Close attention should be paid to the angle where the scaffold branches join the main trunk (the crotch angle). Upright growing branches (with less than a 45-degree crotch angle) usually have weak crotches, which can split when the branch is weighted down with fruit or ice. A crotch angle of 45 degrees to 60 degrees is best to provide structural strength, promote formation of fruit buds and to fill in the allotted tree space laterally.
A branch that does not have an adequate crotch angle can often be spread mechanically. This is usually only practical on those trees trained to a central leader, such as apple and pear. If scaffold selection is made at four inches to six inches of growth, the shoots can easily be spread to the proper angle with limb spreaders or spring‑type clothespins. The clothespins are clamped around the main stem just above the shoot to be spread, with the shoot coming up between the ‘handles’ of the clothespin. This is only effective during the spring of the first year, and will only affect the part of the branch right near the trunk. The clothespin need only be left on the tree a few months. As the branch gets older, sturdier spreaders will be needed. The length needed will depend on the size of the branch to be spread. They can be made of stiff metal rods sharpened at both ends, or lengths of wood with sharp metal spikes in the ends. One end of the spreader is braced against the main trunk and the other end holds the scaffold out in the desired position. A scaffold may need several spreaders of increasing length at different times in its development. Once a branch is three years old, it is difficult, if not impossible, to spread.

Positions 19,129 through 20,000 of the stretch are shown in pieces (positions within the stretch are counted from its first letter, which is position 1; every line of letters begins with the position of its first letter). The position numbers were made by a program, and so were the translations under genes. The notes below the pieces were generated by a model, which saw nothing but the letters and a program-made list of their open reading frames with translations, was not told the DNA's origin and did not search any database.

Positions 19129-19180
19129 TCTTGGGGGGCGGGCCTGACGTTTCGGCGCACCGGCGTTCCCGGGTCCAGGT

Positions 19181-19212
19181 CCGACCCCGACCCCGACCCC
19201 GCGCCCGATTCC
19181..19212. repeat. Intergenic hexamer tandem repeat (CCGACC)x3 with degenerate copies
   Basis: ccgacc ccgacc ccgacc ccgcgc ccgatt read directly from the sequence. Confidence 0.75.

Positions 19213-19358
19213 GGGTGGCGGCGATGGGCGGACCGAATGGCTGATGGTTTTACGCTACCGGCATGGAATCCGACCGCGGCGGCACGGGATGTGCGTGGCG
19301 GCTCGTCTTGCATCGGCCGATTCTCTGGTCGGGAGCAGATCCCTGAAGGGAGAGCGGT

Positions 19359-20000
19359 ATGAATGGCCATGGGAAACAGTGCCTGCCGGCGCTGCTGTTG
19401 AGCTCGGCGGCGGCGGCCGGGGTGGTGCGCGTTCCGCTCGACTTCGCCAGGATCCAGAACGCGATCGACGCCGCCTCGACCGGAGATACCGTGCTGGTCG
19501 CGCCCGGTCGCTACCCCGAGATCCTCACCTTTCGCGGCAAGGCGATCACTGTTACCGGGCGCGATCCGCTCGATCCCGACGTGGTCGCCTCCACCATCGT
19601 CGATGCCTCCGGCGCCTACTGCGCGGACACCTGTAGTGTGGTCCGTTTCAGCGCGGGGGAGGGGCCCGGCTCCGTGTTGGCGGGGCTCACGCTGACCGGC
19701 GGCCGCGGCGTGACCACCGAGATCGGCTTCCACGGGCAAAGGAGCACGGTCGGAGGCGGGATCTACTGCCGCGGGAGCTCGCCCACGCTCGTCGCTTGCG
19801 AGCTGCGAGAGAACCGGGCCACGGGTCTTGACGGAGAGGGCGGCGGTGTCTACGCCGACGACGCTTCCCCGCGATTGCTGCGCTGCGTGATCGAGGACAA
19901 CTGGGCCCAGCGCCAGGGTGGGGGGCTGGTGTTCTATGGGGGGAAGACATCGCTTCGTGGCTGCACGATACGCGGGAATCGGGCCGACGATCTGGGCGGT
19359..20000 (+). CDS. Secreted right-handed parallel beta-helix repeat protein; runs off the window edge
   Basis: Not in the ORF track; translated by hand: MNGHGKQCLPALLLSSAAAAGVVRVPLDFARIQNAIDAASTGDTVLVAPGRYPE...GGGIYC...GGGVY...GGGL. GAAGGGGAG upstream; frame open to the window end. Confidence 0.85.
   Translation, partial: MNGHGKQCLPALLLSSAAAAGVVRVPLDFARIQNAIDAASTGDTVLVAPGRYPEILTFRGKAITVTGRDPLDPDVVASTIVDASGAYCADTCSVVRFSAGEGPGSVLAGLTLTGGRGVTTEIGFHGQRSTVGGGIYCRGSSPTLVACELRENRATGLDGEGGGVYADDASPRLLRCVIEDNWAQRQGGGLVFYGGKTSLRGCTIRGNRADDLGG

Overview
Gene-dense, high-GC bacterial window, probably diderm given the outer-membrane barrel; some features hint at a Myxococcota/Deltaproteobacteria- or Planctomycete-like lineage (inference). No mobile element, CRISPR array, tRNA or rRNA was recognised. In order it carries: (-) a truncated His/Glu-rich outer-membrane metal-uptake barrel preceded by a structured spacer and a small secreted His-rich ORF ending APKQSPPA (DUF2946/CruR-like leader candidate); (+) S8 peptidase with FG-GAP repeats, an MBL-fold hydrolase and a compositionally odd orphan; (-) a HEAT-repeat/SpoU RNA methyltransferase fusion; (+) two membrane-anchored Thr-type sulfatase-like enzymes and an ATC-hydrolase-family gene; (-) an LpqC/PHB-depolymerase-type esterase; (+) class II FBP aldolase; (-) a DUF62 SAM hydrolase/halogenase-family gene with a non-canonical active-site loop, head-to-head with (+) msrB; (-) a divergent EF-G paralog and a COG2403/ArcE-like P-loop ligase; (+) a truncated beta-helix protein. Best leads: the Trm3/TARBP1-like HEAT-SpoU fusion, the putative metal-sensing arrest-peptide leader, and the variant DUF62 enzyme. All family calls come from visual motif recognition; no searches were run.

Always cut back a branch to another branch or the trunk. Never leave a stub. Cuts should not be made parallel to and flush with the trunk. At the base of a branch, there will be a ridge of bark called the collar. The cut should be made just above this collar; usually this will be at a slight angle (Figure 1). Leaving the collar undamaged promotes healing of the pruning wound. Tree wound dressings have not been found necessary.
The best time for pruning fruit trees is in January to early March. Later in the spring is better, especially with peaches. Pruning can slightly reduce winter hardiness of the trees. If trees are pruned in early winter, the coldest weather is still to come and may expose the trees to damage. It is better to prune during bloom than too early. Delaying pruning also allows the grower to assess winter damage to the flower buds, with the option to leave more buds when pruning. Almost all of the pruning in fruit trees can be done with a pair of lopping shears, a pruning saw for the large cuts and a pair of hand shears for fine cuts.
The tree should be headed at 30 inches to 36 inches when planted. The top-most bud will take over as the leader and grow very vigorously straight up. The buds in a 4- to 6-inch zone below the top will also be quite vigorous and will usually have poor crotch angles. They should be stripped out when two inches to three inches long or spread immediately. Branches below this region will tend to have better crotch angles.
The best time to start establishing good light penetration in a tree is during its first growing season. Scaffold limbs should be selected that have a 60-degree crotch angle and are growing in an outward manner. Apples should have three to five scaffolds in the bottom tier, well distributed on all sides of the tree and with the central leader maintained. Scaffold selection should be made early and extra shoots removed.
A second tier of scaffolds is made starting 24 inches to 30 inches above the first tier. When using semi‑dwarf rootstocks such as MM 111, there should be a third tier the same distance above the second.